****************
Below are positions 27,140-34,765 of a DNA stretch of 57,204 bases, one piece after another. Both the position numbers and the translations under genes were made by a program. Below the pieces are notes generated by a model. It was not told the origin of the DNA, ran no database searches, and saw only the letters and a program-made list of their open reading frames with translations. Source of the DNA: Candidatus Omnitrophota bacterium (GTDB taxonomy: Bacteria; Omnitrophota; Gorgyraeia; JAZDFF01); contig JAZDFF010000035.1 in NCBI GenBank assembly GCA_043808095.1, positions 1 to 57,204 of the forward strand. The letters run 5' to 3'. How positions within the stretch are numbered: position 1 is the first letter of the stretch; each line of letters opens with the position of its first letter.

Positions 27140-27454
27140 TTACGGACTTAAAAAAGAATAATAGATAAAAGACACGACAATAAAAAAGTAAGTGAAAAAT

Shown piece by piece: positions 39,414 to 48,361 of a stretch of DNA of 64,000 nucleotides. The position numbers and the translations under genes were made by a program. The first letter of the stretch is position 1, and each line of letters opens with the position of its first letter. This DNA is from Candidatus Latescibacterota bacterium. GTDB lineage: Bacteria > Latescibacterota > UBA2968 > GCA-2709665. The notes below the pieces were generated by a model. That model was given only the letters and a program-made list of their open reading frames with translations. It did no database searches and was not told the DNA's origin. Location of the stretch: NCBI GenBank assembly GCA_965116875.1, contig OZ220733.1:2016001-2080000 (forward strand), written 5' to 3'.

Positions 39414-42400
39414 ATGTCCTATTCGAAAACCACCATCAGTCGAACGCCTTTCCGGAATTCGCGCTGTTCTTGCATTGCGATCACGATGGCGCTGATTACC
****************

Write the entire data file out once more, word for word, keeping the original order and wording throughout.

Below are positions 27,140-34,765 of a DNA stretch of 57,204 bases, one piece after another. Both the position numbers and the translations under genes were made by a program. Below the pieces are notes generated by a model. It was not told the origin of the DNA, ran no database searches, and saw only the letters and a program-made list of their open reading frames with translations. Source of the DNA: Candidatus Omnitrophota bacterium (GTDB taxonomy: Bacteria; Omnitrophota; Gorgyraeia; JAZDFF01); contig JAZDFF010000035.1 in NCBI GenBank assembly GCA_043808095.1, positions 1 to 57,204 of the forward strand. The letters run 5' to 3'. How positions within the stretch are numbered: position 1 is the first letter of the stretch; each line of letters opens with the position of its first letter.

Positions 27140-27454
27140 TTACGGACTTAAAAAAGAATAATAGATAAAAGACACGACAATAAAAAAGTAAGTGAAAAAT

Shown piece by piece: positions 39,414 to 48,361 of a stretch of DNA of 64,000 nucleotides. The position numbers and the translations under genes were made by a program. The first letter of the stretch is position 1, and each line of letters opens with the position of its first letter. This DNA is from Candidatus Latescibacterota bacterium. GTDB lineage: Bacteria > Latescibacterota > UBA2968 > GCA-2709665. The notes below the pieces were generated by a model. That model was given only the letters and a program-made list of their open reading frames with translations. It did no database searches and was not told the DNA's origin. Location of the stretch: NCBI GenBank assembly GCA_965116875.1, contig OZ220733.1:2016001-2080000 (forward strand), written 5' to 3'.

Positions 39414-42400
39414 ATGTCCTATTCGAAAACCACCATCAGTCGAACGCCTTTCCGGAATTCGCGCTGTTCTTGCATTGCGATCACGATGGCGCTGATTACC